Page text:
Spartans, Wolverines, Despite NCAA Tourney Exits, Received Home-state Love In Bracket Challenge

Apr 6, 2021

Picking the winner of the NCAA Tournament is not easy, but every year, people think they got it right.

The 2021 NCAA men’s basketball tournament is over, but March Madness definitely renewed its hold over sports fans.

Credit Flickr / Creative Commons

It was the first tournament in a year, as the 2020 tournament was canceled due to COVID-19, and the first time sports wagering on games was legal in Michigan.

Though online sports gambling has only been legal in Michigan since January, the March Madness bracket challenge via ESPN, CBS and others has been a popular form of sports gaming since the tournament-style postseason began. The American Gaming Association estimates that 40 million Americans take part in the bracket challenge annually, with 70 million brackets filled out in total.

For that reason, the bracket challenge can be seen as a gateway into the rest of the sports gambling world. Dae Hee Kwak, the director for the Center of Sports Marketing Research at the University of Michigan, explained how bracketology is a form of gambling.

“You can start off with March Madness where there’s a lot of uncertainty going on,” Kwak said. “You don’t have to be super knowledgable about basketball, but you can still participate in the pool. I think brackets, along with the betting component, is one of the major draws.”

Creating groups to compete with friends and family in the bracket challenge is a tradition for people like Liz Cook, a junior at the University of Michigan and lifelong fan of the Wolverines.

“It’s fun to compete with my friends, especially those who don’t know much about basketball,” Cook said. “They learn a lot when following the tournament closely.”

The state of Michigan has been well-represented in the tournament, with two familiar faces in the pool: the Michigan State and Michigan.

The Spartans snuck into the tournament by beating three AP top-five teams in the final two weeks of the regular season, after many counted MSU out in mid-February due to some mediocre-at-best wins and embarrassing losses. The Spartans entered the tournament as a No. 11 seed and faced the UCLA Bruins in a First Four matchup, meaning the winner would advance to play the No. 6 seed BYU Cougars in the Round of 64.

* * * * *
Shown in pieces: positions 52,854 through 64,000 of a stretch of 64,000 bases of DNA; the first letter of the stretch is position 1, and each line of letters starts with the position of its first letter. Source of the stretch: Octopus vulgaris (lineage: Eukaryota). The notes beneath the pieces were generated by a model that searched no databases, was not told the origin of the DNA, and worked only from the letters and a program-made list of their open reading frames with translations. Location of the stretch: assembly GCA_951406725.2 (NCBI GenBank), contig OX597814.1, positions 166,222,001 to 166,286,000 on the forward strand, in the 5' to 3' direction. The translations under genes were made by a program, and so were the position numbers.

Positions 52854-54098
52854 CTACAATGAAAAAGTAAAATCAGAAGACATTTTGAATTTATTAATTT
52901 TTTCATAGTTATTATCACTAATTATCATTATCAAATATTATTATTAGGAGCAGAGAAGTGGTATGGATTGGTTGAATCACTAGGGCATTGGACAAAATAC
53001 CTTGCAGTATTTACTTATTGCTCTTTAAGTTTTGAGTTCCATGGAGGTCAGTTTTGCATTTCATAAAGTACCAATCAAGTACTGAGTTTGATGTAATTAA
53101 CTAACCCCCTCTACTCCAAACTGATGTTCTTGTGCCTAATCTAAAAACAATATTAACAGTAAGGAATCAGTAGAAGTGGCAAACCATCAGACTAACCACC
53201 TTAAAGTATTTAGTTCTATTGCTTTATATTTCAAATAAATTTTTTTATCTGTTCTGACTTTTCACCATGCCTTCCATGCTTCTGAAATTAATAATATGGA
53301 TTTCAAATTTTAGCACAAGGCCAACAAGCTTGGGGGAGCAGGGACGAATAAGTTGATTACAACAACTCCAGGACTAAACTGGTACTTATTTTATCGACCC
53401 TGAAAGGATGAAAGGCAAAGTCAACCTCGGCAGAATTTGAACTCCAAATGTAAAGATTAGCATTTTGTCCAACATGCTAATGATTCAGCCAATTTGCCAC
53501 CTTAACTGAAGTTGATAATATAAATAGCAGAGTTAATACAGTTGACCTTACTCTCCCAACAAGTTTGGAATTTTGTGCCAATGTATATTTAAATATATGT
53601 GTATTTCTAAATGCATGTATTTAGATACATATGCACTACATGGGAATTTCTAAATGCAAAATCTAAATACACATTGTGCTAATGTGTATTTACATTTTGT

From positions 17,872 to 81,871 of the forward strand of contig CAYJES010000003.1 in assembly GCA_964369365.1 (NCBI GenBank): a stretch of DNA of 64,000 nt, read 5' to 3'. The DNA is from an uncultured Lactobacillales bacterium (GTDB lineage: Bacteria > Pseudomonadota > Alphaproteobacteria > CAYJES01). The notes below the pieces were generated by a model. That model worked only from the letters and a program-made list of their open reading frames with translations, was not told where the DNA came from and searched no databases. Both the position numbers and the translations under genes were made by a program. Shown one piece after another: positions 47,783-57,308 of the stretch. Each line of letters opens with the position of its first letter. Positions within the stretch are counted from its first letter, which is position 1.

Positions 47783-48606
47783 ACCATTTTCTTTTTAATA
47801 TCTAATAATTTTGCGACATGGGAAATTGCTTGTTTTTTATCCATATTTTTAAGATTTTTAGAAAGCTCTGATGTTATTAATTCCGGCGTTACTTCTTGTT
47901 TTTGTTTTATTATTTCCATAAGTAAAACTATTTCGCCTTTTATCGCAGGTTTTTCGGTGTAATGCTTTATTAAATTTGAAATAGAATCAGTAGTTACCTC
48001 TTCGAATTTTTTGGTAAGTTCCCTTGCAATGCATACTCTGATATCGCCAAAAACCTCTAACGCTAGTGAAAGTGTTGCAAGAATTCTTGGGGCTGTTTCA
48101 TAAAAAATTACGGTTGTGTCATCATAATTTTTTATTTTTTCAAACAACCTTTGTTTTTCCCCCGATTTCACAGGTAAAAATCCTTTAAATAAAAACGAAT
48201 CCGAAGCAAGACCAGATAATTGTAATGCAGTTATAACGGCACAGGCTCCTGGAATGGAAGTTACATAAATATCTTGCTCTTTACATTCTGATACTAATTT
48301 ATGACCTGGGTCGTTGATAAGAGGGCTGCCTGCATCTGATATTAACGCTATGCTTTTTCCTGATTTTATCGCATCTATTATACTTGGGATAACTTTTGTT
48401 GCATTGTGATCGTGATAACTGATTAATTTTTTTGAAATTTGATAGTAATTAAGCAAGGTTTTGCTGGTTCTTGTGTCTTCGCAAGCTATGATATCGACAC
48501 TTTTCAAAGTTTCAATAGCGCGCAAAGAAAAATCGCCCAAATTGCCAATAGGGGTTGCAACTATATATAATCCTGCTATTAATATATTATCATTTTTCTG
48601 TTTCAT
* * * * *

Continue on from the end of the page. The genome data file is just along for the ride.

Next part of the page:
Spartan fans could only watch as their team was eliminated in overtime, 86-80. UCLA advanced, and later defeated Michigan in the Elite Eight.

For the Michigan State fan base -- one that is used to expecting so much more with four Final Four appearances in the last 10 tournaments -- the loss was quite a letdown.

“Definitely a tough loss,” said Michigan State senior and fan Andrew Herner. “We are a spoiled fan base a little bit, so it’s a little disappointing… With the strength of the Big Ten this season, I felt the Spartans were battle-tested and Izzo would have them ready.”

Despite the loss, Izzo extended his tournament qualification streak to 23 seasons in a row. With the Duke Blue Devils missing the cut this season, the Spartans’ mark became the second-longest active streak behind the Kansas Jayhawks (30 seasons). For some fans, after a season full of ups, downs and uncertainty, that was the silver lining.

“It was nice to see,” Herner said. “I thought the Spartans were a good enough team to get in. Izzo always has his teams ready to make a run, it seems. It was nice to see him keep the streak alive.”

The Wolverines, on the other hand, were a consensus top team all season long and entered the tournament as one of four No. 1 seeds.. According to ESPN, 7.8% of brackets had the Wolverines winning it all.

“Since I only have one bracket, I picked the Wolverines not only because they’re my favorite team,” Cook said, “but also because I think this team has the talent and spirit to win every game it plays in this tournament.”

Aside from Michigan, the Big Ten conference really struggled in the tournament. Second-seeded Ohio State and No. 4 seed Purdue were both upset in the first-round. Top-seeded Illinois and No. 2 seed Iowa lost in the second round.

“The conferences are judged by non-conference games, which the Big Ten did well in,” Cook said. “But there were a lot less games because of COVID-19, so it wasn’t the best indicator of team strength overall.”

With the national championship game coming up on April 5, the bracket challenge is shaping up for a tight finish. Undefeated Gonzaga, which is in the Final Four, hold the best odds to win it all at +150. According to ESPN, they’re also the most popular choice, with 35% of brackets crowning the Bulldogs.